Global Voyage

A Story About Sailing Around the World

Ray & Jenny aboard the ketch Suka

3 years, 35,000 miles, Nov 1982 - Jan 1986

Ray & Jenny Jardine

Chapter 3: Tahiti and the Societies

page 39 of 109


“There's a schooner in the offing,
With her topsails shot with fire,
And my heart has gone aboard her
For the Islands of Desire.”

- Richard Hovery

A passage of patience
and a bevy of ravaging cyclones


No wind

Six Days Without Wind

The breeze had been but a land effect, for the farther from land we traveled, the more the precious zephyr diminished. Well off-shore we found no wind whatsoever; not so much as a whisper. But at least the erstwhile breeze had suggested better conditions to come, and because the disturbed weather had waylaid us in the Marquesas for two additional months beyond our planned itinerary, we were now more than eager to move on.

Marquesan fuel reserves had been critically low, and Suka's tanks were now nearly so. Nevertheless, I figured that should the wind remain on holiday, we had only enough propellant to see us across the 430 mile gap to the Tuamotus. So rather than turn back to await genuine wind, we started the engine and chugged slowly ahead.

“We lived two lives: an enervating, fiery one by day, and a blissful, heavenly one by night.”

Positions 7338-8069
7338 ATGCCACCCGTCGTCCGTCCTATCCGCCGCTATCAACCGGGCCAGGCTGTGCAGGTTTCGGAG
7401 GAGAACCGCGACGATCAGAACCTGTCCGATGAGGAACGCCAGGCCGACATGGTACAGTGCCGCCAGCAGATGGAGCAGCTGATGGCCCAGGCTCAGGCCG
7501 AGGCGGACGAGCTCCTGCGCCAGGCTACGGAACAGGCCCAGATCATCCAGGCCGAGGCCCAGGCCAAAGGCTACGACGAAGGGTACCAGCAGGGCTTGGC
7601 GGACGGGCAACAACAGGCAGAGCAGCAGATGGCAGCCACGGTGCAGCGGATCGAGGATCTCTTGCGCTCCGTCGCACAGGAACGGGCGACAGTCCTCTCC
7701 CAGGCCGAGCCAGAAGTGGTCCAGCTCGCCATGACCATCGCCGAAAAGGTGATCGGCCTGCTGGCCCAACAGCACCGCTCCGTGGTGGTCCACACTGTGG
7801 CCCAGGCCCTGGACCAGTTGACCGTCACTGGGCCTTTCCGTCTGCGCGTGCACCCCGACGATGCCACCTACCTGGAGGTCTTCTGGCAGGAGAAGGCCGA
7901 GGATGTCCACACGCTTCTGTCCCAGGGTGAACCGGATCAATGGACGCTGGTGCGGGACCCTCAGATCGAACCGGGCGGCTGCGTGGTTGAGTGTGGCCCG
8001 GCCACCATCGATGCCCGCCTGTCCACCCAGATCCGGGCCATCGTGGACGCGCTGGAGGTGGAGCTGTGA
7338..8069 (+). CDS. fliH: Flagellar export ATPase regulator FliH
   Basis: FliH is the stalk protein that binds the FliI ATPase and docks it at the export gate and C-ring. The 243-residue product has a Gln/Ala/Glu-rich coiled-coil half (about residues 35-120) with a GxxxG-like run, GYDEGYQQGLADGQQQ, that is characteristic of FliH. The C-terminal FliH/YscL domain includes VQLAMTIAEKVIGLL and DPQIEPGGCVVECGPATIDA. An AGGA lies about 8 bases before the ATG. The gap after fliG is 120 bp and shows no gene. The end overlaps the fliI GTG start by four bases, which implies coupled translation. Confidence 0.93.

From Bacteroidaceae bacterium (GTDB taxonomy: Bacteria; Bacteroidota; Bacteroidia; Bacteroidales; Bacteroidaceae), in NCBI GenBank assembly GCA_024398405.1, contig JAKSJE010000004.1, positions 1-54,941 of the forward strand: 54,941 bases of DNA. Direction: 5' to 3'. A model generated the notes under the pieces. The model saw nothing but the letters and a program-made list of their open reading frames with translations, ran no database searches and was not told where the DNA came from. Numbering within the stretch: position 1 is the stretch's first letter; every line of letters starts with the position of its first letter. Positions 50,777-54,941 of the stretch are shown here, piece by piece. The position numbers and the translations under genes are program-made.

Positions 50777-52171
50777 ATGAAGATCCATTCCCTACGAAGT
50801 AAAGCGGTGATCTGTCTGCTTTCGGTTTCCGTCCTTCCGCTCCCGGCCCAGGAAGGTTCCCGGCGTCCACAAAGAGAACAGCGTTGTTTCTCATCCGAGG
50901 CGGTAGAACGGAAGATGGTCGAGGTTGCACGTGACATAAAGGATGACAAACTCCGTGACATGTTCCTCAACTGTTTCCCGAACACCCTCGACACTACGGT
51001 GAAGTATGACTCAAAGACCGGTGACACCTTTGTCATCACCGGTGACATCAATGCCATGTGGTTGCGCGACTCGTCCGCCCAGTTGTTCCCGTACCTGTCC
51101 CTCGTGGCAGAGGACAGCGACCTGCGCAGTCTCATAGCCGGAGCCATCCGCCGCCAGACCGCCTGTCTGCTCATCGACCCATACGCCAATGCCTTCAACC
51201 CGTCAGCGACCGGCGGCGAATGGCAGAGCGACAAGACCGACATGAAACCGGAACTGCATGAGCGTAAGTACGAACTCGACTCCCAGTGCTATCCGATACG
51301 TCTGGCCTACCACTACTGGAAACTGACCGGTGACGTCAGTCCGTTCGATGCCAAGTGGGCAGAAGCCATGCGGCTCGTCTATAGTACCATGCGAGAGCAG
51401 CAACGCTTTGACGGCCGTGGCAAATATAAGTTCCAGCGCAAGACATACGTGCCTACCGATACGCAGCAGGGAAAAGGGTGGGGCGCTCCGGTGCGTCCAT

The ensuing five days of oppressive dead-calms proved far more trying than any we had experienced in the doldrums. We lived two lives: an enervating, fiery one by day, and a blissful, heavenly one by night.

Each morning, as that monstrous solar orb peaked over the horizon and began hurling its fiery lances, we would reluctantly start the engine and begin motoring ahead. The sea was mirror flat, so the intense radiation seared us as much from below as it did from above. Moreover, the absence of any wind, and the high humidity, only intensified the oven-like conditions. By mid forenoon Suka's decks were so hot that we could not step on them barefoot. This heat conducted belowdecks, where the engine was helping roast the cabin.

We could do little but lie torpid in the cockpit beneath the small awning. Drifting like the Kon Tiki, the ship sat motionless upon oily seas, her sails hanging flaccid. But at least a 1-1/2 knot current carried us thankfully in a favorable direction.

At dusk the tormenting sun would slowly, almost reluctantly slip below the planar horizon. As the stars began showing themselves I would compile the evening round of celestial navigation shots, then I would go below, spread my work on the salon table, and reduce the data in order to calculate our position. The seas were so calm that a pencil lying on the table would remain perfectly still. Work finished, I would join Jenny in the cockpit, and together we would revel in the coolness of eventide, where Suka stood so oddly still that we felt as if we were moored in a protected marina.


No wind

Passage of Patience

Why did we not motor during the night? Because the nights were so unspeakably glorious that we dared not taint them. The stars Sirius, Canopus and Archenar dominated the heavens. Accompanying these were the Pleiades and the beauty Capella. And in all its effulgence the Milky Way scintillated the heavens in a grand sweep that met with the Megallanic clouds. The Big Dipper hung low in the northern sky, and in the wee hours of the night, before the rising of the waning moon, the Southern Cross climbed over the horizon. Bathing in the quietude of the sea, I reflected on a Robert Service poem:

“The Wanderlust has blest me;
in a ragged blanket curled,
I've watched the gulf of Heaven foam with stars;
I've walked with eyes wide open
to the wonder of the world,